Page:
What began as a growth that seemed to be a pimple just two years ago has turned into a 10-pound tumor on a 14-year-old boy’s nose. Emanuel Zayas, who was born in Cuba, has a rare disorder that causes his body to create scar-like tissue rather than bone. Four surgeons and their team intend to remove the mass from the boy’s face next month at Holtz Children’s Hospital in Miami.
The tumor, which is not cancerous, is still deadly. Due to its enormous size and weight, it threatens to fracture the boy’s neck. The basketball-sized mass also presses into his trachea, making it very difficult for him to eat and swallow. As a result, he is undernourished.
— UHealth Jackson Children’s Care (@ExpertKidsCare) December 22, 2017
— UHealth Jackson Children’s Care (@ExpertKidsCare) December 21, 2017
Doctors must remove the entire tumor to ensure that it will not grow back in the future. But another challenge, in addition to the 12-hour surgery, will be the fact that the boy will need future surgeries “to reconstruct his cheek, jaw and other facial features, and to implant prosthetic teeth,” according to WebMD.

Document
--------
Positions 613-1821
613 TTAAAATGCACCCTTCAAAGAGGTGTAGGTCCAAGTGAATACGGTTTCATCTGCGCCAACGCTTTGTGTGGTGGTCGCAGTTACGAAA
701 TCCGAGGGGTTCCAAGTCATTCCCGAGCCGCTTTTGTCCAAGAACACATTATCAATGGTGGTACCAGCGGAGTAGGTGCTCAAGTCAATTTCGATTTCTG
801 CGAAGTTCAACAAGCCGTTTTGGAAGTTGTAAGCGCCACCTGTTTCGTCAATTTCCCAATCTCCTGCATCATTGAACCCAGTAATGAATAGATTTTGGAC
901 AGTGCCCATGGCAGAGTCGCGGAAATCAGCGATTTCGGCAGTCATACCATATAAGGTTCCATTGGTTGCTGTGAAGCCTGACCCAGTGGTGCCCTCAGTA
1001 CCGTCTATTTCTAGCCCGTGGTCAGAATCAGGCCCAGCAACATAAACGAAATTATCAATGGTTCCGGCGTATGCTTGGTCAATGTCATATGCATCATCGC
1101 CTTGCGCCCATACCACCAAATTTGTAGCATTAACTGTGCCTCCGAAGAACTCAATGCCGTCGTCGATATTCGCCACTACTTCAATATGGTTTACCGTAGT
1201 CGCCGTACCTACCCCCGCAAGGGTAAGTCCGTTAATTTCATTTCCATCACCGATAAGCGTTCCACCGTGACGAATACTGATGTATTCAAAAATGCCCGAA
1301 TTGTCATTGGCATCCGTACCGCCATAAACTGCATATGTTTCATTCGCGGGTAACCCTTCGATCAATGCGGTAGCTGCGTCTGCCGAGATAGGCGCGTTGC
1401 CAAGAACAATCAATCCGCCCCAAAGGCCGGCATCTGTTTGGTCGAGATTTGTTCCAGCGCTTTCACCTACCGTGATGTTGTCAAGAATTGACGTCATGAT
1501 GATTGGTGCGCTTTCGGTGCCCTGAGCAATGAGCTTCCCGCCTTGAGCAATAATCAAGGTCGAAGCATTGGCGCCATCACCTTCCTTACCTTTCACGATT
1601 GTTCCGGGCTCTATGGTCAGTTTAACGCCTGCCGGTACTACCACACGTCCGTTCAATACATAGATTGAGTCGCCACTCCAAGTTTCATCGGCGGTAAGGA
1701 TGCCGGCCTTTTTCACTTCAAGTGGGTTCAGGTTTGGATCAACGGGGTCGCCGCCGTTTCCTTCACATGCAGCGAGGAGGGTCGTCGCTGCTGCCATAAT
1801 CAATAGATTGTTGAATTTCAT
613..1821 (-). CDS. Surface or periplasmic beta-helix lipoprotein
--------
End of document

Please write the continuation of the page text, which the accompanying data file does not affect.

Dr. Robert Marx, chief of oral and maxillofacial surgery for the University of Miami Health System, said that he first learned of this case “at a medical conference where a group of missionaries presented X-rays and photos of the boy.” “Nobody knew what it was,” he said. But Marx did, however, because he has experience doing surgeries on large tumors. The effort to save Zayas’s life will take place on January 12, 2018.